Is FaceNation the new improved MySpace for music?

Mylinks_facebook Mylinks_tunepak

Mylinks_join_mailing_list Mylinks_shows

Thursday, October 4, 2012

Want Money to Make Music? Pah!

Hi there,

Indie goddess Amanda Palmer really put herself in it, didn't she? She raises $1.2 million for her tour through crowd funding then puts the word out that in every city on said tour, horns and strings players can perform with her...for no pay. After a massive outcry she has changed her tack but it still goes to show how common that expectation is - you play music, it's fun, so don't expect to get paid for it! Never mind the years of sweat, blood and practice that goes into getting good enough for it to look like fun.  How many jobs could you do that require massive amounts of training and proficiency to arrive at a point where you're good enough to actually sell your skills  - only to be expected to do it for free? Hey I'm in need of a kidney transplant, any surgeons out there free this Friday - there's a slab of Tooheys in it for ya?

I am the first one to demand that people get paid what they're worth but sometimes there are better things than money. When I started performing my own original material, most of the gigs worked like this: a local venue would let you use their stage as long as you promised to bring 30 of your friends willing to pay $10 to get in the door. The bands got paid by splitting the door money. You probably shared the gig with two other bands. The sound guy would need to be get paid, as well as the door person. If you had to pay players to accompany you, you would be lucky to finish the night with $5 in your pocket. Now this is not necessarily about the venue being stingy, it's about market demand. It's very difficult to get people in to see original music, particularly if they've never heard of you. Pubs need punters, so this is their way of trying to make everyone happy and keep their business afloat.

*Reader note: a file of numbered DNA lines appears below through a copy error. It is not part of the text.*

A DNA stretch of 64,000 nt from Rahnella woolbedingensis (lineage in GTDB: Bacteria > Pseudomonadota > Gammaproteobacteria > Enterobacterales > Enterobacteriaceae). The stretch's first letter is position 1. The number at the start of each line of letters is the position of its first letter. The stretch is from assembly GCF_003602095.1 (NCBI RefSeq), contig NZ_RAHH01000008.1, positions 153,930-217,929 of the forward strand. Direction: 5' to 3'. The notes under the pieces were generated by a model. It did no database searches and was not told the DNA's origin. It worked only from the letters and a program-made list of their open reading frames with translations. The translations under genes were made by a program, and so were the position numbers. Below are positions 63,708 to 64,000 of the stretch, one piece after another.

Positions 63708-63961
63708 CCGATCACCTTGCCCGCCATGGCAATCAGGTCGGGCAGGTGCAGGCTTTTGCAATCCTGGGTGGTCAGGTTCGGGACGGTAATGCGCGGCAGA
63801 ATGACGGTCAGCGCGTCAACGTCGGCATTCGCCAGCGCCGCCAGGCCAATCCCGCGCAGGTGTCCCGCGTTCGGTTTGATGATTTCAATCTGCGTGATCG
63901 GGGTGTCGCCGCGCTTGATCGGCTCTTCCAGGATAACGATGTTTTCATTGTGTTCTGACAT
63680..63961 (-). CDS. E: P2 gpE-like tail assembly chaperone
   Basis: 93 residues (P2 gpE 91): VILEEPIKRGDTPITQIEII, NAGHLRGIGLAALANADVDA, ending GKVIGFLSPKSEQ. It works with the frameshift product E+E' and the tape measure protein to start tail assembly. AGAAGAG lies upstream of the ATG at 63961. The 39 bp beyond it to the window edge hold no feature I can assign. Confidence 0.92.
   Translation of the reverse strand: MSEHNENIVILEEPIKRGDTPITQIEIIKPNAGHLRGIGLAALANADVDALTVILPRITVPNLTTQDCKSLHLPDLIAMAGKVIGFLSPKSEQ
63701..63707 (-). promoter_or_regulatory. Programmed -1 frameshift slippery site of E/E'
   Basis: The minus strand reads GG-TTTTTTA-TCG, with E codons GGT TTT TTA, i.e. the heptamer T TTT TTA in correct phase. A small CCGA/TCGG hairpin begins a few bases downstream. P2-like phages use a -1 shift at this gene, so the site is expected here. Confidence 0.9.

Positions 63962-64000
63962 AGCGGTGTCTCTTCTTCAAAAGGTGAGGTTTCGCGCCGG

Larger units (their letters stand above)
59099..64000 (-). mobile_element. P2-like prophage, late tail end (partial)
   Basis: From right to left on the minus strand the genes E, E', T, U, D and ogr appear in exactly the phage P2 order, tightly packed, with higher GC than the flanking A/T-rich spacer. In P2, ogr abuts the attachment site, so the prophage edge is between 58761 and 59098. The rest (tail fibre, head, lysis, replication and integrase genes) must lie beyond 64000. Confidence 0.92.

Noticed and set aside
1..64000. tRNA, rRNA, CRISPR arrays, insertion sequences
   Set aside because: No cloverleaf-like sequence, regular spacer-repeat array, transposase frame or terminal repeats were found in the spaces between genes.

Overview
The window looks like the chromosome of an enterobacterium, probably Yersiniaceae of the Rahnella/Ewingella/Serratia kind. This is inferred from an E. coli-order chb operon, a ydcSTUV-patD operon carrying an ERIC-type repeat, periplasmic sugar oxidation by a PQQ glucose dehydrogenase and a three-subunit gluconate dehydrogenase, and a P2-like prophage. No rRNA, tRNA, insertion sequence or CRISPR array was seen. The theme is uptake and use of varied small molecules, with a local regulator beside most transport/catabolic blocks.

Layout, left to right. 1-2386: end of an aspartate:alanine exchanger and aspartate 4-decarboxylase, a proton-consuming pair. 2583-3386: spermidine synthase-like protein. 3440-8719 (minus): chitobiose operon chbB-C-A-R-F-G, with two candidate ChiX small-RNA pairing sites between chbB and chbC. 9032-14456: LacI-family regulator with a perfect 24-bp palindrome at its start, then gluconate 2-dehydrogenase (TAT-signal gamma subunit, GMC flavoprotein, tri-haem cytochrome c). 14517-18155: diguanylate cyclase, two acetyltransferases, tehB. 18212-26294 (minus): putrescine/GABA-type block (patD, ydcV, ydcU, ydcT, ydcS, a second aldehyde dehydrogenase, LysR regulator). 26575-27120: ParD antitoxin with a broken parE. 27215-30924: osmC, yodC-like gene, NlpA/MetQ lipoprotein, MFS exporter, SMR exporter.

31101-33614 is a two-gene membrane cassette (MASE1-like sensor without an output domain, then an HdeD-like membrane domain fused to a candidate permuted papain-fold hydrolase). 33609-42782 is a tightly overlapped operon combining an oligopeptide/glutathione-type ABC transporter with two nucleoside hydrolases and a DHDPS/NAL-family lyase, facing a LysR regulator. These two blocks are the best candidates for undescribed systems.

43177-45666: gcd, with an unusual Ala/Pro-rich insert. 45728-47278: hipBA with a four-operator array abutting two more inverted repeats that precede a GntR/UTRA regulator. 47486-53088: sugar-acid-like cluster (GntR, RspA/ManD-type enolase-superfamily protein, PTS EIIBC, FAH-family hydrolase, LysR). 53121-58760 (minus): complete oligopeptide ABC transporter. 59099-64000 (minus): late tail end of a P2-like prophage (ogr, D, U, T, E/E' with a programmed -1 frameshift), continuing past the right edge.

The problem for the bands is, they're screeching to the converted - their audience is filled with only friends and relos. Well I got jack of doing these kinds of gigs, and my friends got jack of paying $10 to see my band over and over again. How could I play a venue where everything was provided but the door entry was free? So that new potential fans would be willing to take a risk on experiencing my music without having to part with the readies? 

I started a night called PopTarts. It was a series of weekly events that female indie artists could use to showcase new material, network with other artists and sell CDs. It was free to get in, so people off the street weren't shy to pop their heads in and the bands got to increase their exposure beyond Auntie Ethel. As a music artist I am happy because I get to air my new songs at a well organised, publicized event. The pub is happy because there are more punters drinking, which also pays for the sound guy and a bit of promo. Sure the artists don't get paid in cold hard cash but money isn't the only currency there is - opportunity is worth its weight in gold. You use gigs like this to build up a great fan base so that you can put on your own show for which you get paid handsomely. So, playing your music for money? Fabulous. Getting your music to a new audience? Priceless!

P.S. PopTarts' live shows aren't running at the moment but you can check them out in the PopTarts TV Series that ran on TVS and C31. 
The whole series is here:

Keith Armitage runs a great series of similar nights around Sydney called Songwriters Live.


No comments:

Post a Comment